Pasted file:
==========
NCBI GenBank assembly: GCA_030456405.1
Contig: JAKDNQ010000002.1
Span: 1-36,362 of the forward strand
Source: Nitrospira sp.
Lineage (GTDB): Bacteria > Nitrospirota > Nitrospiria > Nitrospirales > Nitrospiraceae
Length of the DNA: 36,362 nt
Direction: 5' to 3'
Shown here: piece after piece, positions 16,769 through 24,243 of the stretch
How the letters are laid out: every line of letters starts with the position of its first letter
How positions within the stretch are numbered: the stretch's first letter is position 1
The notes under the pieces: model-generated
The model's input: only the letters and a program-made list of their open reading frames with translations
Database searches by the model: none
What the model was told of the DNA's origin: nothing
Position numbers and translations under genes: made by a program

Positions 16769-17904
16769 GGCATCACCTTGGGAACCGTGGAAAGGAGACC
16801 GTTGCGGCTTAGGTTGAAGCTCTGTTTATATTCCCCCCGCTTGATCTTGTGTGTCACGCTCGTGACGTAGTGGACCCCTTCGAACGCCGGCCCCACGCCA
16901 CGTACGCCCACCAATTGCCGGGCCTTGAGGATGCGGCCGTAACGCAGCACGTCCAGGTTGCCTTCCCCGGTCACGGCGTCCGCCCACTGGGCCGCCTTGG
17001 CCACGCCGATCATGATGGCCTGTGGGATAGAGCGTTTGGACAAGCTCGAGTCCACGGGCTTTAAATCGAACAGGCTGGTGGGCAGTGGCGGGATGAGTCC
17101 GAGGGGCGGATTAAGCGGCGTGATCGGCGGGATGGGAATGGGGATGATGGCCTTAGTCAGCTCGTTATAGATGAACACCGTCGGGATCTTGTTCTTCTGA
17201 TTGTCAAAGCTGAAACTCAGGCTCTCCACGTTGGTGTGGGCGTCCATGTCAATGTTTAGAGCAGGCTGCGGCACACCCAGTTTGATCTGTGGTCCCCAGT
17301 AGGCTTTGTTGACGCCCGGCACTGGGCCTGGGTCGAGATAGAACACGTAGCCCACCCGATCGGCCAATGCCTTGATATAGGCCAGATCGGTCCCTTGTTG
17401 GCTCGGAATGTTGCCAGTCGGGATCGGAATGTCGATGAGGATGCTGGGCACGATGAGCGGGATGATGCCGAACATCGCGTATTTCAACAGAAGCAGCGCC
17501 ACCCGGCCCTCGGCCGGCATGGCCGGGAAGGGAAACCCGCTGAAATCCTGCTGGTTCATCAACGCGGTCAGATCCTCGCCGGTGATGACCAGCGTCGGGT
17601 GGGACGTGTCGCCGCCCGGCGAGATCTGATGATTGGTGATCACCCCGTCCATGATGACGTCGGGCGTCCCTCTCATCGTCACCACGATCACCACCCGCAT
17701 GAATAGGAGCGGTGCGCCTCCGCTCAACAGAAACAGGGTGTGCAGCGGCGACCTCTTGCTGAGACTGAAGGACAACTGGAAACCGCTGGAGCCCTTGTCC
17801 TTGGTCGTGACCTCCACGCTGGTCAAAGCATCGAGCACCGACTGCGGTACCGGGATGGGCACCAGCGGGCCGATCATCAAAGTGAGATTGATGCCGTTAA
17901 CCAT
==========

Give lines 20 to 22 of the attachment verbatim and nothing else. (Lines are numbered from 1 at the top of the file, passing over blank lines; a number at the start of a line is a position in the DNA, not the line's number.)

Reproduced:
17001 CCACGCCGATCATGATGGCCTGTGGGATAGAGCGTTTGGACAAGCTCGAGTCCACGGGCTTTAAATCGAACAGGCTGGTGGGCAGTGGCGGGATGAGTCC
17101 GAGGGGCGGATTAAGCGGCGTGATCGGCGGGATGGGAATGGGGATGATGGCCTTAGTCAGCTCGTTATAGATGAACACCGTCGGGATCTTGTTCTTCTGA
17201 TTGTCAAAGCTGAAACTCAGGCTCTCCACGTTGGTGTGGGCGTCCATGTCAATGTTTAGAGCAGGCTGCGGCACACCCAGTTTGATCTGTGGTCCCCAGT